Leaders often tell me they want a “learning organization” and to “improve every day.” The evidence is strong that companies with a learning culture are the most innovative and successful. So why do organizations and their leaders struggle to develop this culture?
In an article in the Harvard Business Review titled Why Organizations Don’t Learn, the author tells us we have biases and human tendencies that keep us from learning, one of which is a bias toward success.
I see this bias almost every time I work with clients. Leaders often have the attitude that improvement efforts are failures if they do not provide ROI. Clearly results are important in the long-term, but the learning that occurs from failures and mistakes is also valuable. The article lists four obstacles that cause this bias and offers countermeasures to overcome them:
- Fear of failure. This fear is rampant and institutionalized in many organizations. Leaders structure improvement efforts such that success only comes with ROI. Countermeasure: Leaders must destigmatize failure and constantly reinforce the message that mistakes are learning opportunities.
- A fixed mindset. This mindset causes people to want to appear smart at all costs. It limits learning because of too much focus on performing well. Countermeasure: Leaders must embrace a growth mindset and a belief that their employees can develop and improve.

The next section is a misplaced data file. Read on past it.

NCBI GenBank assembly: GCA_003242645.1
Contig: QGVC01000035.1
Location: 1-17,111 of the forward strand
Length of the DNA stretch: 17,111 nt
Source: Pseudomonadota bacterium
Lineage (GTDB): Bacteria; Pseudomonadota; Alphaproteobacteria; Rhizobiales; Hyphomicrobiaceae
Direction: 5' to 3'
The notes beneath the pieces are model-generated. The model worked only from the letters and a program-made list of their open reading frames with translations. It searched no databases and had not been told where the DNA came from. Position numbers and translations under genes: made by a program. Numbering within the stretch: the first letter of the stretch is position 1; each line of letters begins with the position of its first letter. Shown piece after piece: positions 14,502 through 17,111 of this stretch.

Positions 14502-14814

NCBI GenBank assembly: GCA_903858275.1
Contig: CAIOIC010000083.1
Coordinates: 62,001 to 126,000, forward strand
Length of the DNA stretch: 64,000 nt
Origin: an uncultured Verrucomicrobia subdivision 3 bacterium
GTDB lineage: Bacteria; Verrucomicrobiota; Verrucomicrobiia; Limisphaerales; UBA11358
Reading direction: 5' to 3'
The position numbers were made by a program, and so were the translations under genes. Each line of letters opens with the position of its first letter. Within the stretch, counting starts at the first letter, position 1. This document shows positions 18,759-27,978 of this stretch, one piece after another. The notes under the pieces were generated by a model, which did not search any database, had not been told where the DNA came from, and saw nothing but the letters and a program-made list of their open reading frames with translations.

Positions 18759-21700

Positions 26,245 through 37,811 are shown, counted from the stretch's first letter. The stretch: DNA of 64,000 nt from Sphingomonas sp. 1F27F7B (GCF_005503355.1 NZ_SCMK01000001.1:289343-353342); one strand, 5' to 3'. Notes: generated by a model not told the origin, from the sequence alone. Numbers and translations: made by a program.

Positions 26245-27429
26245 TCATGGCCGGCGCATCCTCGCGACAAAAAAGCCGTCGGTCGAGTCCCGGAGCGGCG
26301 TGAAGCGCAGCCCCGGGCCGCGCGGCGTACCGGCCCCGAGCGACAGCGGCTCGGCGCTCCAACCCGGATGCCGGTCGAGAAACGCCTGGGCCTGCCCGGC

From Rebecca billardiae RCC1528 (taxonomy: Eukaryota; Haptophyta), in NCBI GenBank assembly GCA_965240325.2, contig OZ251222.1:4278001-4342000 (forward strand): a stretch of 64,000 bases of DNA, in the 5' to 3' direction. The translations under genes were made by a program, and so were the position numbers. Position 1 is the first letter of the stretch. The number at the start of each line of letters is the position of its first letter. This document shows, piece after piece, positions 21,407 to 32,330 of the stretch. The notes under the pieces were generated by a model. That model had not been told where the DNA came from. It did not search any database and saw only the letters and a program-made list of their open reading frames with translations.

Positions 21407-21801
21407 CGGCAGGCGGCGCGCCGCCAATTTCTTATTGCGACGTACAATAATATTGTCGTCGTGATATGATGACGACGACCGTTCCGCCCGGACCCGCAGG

- Overreliance on past performance. In hiring and promotion, leaders put too much emphasis on past performance instead of potential. Countermeasure: Consider potential in selection decisions, and make it clear to candidates that this is what you are looking for. It will encourage new employees to be innovative and to develop themselves, and may also improve the diversity of your candidate pool.
- The attribution bias. This phenomenon occurs when people attribute success to hard work and skill, but blame failures on bad luck. This hinders learning unless they recognize that failure came from their mistakes. Countermeasure: Use data-driven approaches to identify the factors of success and failure.
Leaders – it’s time for YOU to learn to support innovation, congratulate initiative, and see mistakes as learning opportunities, instead of only asking for results!
Send your questions or comments to Mike@OpXSolutionsllc.com